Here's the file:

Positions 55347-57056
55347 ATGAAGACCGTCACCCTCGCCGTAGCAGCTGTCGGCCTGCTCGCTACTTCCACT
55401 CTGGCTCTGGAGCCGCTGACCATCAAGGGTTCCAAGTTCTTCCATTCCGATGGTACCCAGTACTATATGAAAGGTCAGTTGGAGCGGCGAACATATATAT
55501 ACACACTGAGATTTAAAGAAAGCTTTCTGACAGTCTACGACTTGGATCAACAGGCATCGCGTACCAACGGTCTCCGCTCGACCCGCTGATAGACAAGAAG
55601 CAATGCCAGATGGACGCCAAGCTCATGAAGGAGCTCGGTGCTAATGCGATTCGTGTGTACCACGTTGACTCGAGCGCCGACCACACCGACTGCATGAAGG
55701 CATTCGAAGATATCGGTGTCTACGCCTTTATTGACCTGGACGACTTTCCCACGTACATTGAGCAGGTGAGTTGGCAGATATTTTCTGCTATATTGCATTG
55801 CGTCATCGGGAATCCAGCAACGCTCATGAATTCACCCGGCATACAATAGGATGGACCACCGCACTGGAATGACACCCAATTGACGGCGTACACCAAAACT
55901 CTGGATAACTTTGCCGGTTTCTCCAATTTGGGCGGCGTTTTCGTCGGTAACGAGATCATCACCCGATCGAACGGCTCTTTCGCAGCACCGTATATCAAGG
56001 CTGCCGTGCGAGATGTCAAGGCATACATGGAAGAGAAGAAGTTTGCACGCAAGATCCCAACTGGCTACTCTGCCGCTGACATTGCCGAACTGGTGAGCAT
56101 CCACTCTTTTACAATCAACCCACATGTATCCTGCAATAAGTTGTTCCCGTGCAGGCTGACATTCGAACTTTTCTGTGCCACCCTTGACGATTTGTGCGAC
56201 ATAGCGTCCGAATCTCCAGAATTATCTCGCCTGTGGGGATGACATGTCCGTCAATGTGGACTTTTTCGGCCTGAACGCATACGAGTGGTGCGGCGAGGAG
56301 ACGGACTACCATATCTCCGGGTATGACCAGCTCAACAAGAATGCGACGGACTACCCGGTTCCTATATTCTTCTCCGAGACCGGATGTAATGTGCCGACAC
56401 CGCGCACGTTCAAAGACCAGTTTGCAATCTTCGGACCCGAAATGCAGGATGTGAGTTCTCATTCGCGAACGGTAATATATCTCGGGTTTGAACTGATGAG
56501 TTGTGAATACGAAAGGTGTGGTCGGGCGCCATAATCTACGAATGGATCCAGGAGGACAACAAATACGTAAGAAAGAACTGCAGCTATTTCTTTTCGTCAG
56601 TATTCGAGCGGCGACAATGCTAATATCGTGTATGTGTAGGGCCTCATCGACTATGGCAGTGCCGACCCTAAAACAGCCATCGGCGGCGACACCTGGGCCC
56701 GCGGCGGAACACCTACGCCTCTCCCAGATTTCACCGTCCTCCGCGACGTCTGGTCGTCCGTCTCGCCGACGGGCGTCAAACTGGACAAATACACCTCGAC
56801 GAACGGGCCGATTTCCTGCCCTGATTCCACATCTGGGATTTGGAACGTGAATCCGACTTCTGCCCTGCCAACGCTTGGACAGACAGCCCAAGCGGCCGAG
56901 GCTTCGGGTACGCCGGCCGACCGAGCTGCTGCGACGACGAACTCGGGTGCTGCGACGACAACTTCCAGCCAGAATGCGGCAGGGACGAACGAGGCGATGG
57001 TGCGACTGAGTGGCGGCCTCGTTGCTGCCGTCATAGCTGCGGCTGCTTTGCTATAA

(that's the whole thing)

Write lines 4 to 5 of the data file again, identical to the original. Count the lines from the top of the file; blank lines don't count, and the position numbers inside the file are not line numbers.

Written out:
55501 ACACACTGAGATTTAAAGAAAGCTTTCTGACAGTCTACGACTTGGATCAACAGGCATCGCGTACCAACGGTCTCCGCTCGACCCGCTGATAGACAAGAAG
55601 CAATGCCAGATGGACGCCAAGCTCATGAAGGAGCTCGGTGCTAATGCGATTCGTGTGTACCACGTTGACTCGAGCGCCGACCACACCGACTGCATGAAGG